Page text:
>> LOC:     104387     104637   Local timer interrupts
>> RES:       8890       8214   Rescheduling interrupts
>> CAL:       4176       5267   function call interrupts
>> TLB:        271        236   TLB shootdowns
>> TRM:          0          0   Thermal event interrupts
>> SPU:          0          0   Spurious interrupts
>> ERR:          0
>> MIS:          0
>>
>>
>> 44 interrupts added to both eth1 and EMU10K1
> 
> This is a known problem with this. Some interrupt controlers are funny
> and do funny things when an interrupt is masked, but interrupts enabled.
> They route the interrupt to the wrong interrupt line. The only reason that
> vanilla doesn't show it, is that vanilla does the interrupt handler
> when the interrupt is triggered, so it has no need to mask. RT on the
> other hand, runs interrupts in threaded context, which triggers this
> little quirk because we mask the interrupt. For some strange reason, the
> interrupt controller will trigger the interrupt for another interrupt, if
> that interrupt line is masked.
> 
> To prove this is the problem, boot with noapic in the kernel command line.
> 1) the problem should disappear.
> 2) (I'm betting) you see that the eth and EMU10K1 share the same
>    interrupt line.
> 

Yep, you were right. They do share the same IRQ and the problem does go away.
Unfortunately  I can't run this machine with noapic. I need irq affinity. 

> I see from the back trace that this is i386. We have a workaround for this
> on x86_64. Jon Masters has been working on better solutions too.
> 

Yes this is i386. Is it just a certain interrupt controller that acts this way or are there more?
I guess I have at least one of "those funny interrupt controllers"  Hmm


>>
>> #lspci
>>
>> 00:00.0 Host bridge: Advanced Micro Devices [AMD] AMD-760 MP [IGD4-2P]
>> System Controller (rev 20)
>> 00:01.0 PCI bridge: Advanced Micro Devices [AMD] AMD-760 MP [IGD4-2P]
>> AGP Bridge
>> 00:07.0 ISA bridge: Advanced Micro Devices [AMD] AMD-768 [Opus] ISA (rev 05)
>> 00:07.1 IDE interface: Advanced Micro Devices [AMD] AMD-768 [Opus] IDE
>> (rev 04)
>> 00:07.3 Bridge: Advanced Micro Devices [AMD] AMD-768 [Opus] ACPI (rev 03)
>> 00:08.0 Ethernet controller: 3Com Corporation 3c905C-TX/TX-M [Tornado]
>> (rev 6c)
>> 00:09.0 Class Class ff00: Compro Computer Services, Inc. Unknown device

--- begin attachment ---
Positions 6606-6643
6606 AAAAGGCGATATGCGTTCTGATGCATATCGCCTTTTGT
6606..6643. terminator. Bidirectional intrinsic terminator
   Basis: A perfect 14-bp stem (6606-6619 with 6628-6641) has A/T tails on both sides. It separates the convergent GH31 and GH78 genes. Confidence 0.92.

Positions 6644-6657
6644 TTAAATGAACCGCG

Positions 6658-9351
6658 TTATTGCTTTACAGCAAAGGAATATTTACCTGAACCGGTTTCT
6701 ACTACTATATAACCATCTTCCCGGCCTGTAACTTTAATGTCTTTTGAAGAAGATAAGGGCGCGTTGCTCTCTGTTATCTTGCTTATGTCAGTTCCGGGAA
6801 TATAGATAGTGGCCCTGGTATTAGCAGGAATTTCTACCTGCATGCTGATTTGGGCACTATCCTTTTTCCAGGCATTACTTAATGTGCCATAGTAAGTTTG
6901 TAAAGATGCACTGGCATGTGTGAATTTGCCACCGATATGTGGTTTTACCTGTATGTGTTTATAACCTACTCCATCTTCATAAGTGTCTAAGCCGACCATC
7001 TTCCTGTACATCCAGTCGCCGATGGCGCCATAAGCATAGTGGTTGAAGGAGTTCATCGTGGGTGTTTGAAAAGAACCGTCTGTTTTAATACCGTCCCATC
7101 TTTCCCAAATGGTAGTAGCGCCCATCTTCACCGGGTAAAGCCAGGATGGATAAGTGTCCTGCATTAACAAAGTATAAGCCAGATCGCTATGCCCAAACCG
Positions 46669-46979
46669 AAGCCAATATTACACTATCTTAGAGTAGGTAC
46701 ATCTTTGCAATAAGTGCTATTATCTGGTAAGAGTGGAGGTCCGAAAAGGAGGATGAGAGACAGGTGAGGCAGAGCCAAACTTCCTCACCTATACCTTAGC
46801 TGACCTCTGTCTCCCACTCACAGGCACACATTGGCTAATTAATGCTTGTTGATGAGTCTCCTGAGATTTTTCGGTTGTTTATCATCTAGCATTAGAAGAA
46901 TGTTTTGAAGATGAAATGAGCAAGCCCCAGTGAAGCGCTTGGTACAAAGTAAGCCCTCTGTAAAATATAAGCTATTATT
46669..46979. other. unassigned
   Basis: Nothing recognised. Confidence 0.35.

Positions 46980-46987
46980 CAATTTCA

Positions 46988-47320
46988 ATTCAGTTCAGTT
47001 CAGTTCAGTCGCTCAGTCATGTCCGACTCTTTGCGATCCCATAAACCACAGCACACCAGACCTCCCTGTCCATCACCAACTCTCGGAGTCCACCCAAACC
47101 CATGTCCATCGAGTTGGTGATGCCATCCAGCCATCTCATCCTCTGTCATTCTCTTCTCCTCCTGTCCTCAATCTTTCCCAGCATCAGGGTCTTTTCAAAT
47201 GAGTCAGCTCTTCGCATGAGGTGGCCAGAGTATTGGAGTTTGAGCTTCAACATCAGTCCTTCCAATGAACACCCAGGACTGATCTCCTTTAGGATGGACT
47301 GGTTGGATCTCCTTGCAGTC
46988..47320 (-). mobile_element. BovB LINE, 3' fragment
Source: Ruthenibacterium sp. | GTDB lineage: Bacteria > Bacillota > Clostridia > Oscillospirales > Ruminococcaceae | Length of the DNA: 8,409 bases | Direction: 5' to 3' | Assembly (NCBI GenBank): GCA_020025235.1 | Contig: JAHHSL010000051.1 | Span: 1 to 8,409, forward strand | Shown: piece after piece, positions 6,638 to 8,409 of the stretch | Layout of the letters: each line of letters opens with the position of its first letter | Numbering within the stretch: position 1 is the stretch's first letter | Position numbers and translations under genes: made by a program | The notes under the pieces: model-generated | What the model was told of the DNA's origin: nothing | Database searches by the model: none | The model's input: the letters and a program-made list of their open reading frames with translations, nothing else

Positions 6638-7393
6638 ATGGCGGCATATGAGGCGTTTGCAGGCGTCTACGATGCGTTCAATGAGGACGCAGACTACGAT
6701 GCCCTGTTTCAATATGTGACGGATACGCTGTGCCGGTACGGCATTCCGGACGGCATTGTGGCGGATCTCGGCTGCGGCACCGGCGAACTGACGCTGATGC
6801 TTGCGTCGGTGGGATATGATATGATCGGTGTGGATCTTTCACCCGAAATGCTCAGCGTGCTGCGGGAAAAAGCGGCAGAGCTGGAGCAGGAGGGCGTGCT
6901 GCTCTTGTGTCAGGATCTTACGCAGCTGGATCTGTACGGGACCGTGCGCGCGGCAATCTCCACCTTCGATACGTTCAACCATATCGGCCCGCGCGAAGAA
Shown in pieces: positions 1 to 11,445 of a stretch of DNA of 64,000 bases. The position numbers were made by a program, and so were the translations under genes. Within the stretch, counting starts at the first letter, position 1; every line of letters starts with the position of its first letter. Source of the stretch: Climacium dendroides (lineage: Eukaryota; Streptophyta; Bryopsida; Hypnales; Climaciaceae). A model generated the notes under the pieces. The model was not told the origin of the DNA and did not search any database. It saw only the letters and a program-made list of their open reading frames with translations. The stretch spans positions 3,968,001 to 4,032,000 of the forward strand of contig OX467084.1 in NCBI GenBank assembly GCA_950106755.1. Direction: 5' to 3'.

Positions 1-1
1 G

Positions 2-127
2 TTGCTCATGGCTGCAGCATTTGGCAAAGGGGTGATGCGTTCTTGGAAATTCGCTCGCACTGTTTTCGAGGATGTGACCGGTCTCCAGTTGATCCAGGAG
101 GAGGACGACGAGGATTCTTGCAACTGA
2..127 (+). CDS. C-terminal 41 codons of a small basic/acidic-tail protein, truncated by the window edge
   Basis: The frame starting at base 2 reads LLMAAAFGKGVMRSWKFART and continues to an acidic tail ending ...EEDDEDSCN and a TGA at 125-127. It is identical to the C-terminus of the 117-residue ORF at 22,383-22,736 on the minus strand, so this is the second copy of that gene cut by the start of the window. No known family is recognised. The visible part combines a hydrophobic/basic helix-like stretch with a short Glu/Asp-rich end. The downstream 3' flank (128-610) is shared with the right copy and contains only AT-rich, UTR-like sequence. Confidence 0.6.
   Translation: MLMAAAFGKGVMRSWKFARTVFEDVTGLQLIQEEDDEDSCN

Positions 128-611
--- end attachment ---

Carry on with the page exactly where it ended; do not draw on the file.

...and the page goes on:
>> 4610 (rev 03)
>> 00:10.0 PCI bridge: Advanced Micro Devices [AMD] AMD-768 [Opus] PCI (rev 05)
>> 01:05.0 VGA compatible controller: nVidia Corporation NV25 [GeForce4 Ti
>> 4400] (rev a2)
>> 02:04.0 Multimedia audio controller: Creative Labs SB Live! EMU10k1 (rev 04)
>> 02:04.1 Input device controller: Creative Labs SB Live! Game Port (rev 01)
>> 02:05.0 Communication controller: National Instruments PCI-GPIB (rev 01)
>> 02:06.0 SCSI storage controller: Adaptec AHA-2930CU (rev 03)
>> 02:07.0 Communication controller: National Instruments PCI-GPIB (rev 01)
>> 02:08.0 Ethernet controller: 3Com Corporation 3c905C-TX/TX-M [Tornado]
>> (rev 78)
>>
>> Again this does not happen with 2.6.24 vanilla. I'm not sure about
>> earlier RT kernels.
>>
>> Regards
>> Mark
>>
 


^ permalink raw reply	[flat|nested] 11+ messages in thread

* Re: 2.6.24-rt1 IRQ routing anomaly
  2008-02-21 13:30   ` Mark Hounschell
@ 2008-02-21 15:08     ` Steven Rostedt
  2008-02-21 22:41       ` Mark Hounschell
  2008-03-03  4:31       ` Jon Masters
  0 siblings, 2 replies; 11+ messages in thread
From: Steven Rostedt @ 2008-02-21 15:08 UTC (permalink / raw)
  To: Mark Hounschell
  Cc: Mark Hounschell, linux-kernel, Ingo Molnar, Thomas Gleixner, Jon Masters


On Thu, 21 Feb 2008, Mark Hounschell wrote:
> >
> > To prove this is the problem, boot with noapic in the kernel command line.
> > 1) the problem should disappear.
> > 2) (I'm betting) you see that the eth and EMU10K1 share the same
> >    interrupt line.
> >
>
> Yep, you were right. They do share the same IRQ and the problem does go away.
> Unfortunately  I can't run this machine with noapic. I need irq affinity.
>

Thanks for verifying. OK, I'll see if I can get the workaround on i386. I
thought I saw a patch someplace where someone ported that workaround. I'm
still sorting out bugs in -rt2 (why it is still not out). I'll see if I
can find time to get the workaround to i386 for -rt2 as well.

-- Steve


^ permalink raw reply	[flat|nested] 11+ messages in thread

* Re: 2.6.24-rt1 IRQ routing anomaly
  2008-02-21 15:08     ` Steven Rostedt
@ 2008-02-21 22:41       ` Mark Hounschell
  2008-02-21 23:10         ` Steven Rostedt
  2008-03-03  4:31       ` Jon Masters
  1 sibling, 1 reply; 11+ messages in thread
From: Mark Hounschell @ 2008-02-21 22:41 UTC (permalink / raw)
  To: Steven Rostedt
  Cc: Mark Hounschell, linux-kernel, Ingo Molnar, Thomas Gleixner, Jon Masters

Steven Rostedt wrote:
> On Thu, 21 Feb 2008, Mark Hounschell wrote:
>>> To prove this is the problem, boot with noapic in the kernel command line.
>>> 1) the problem should disappear.
>>> 2) (I'm betting) you see that the eth and EMU10K1 share the same
>>>    interrupt line.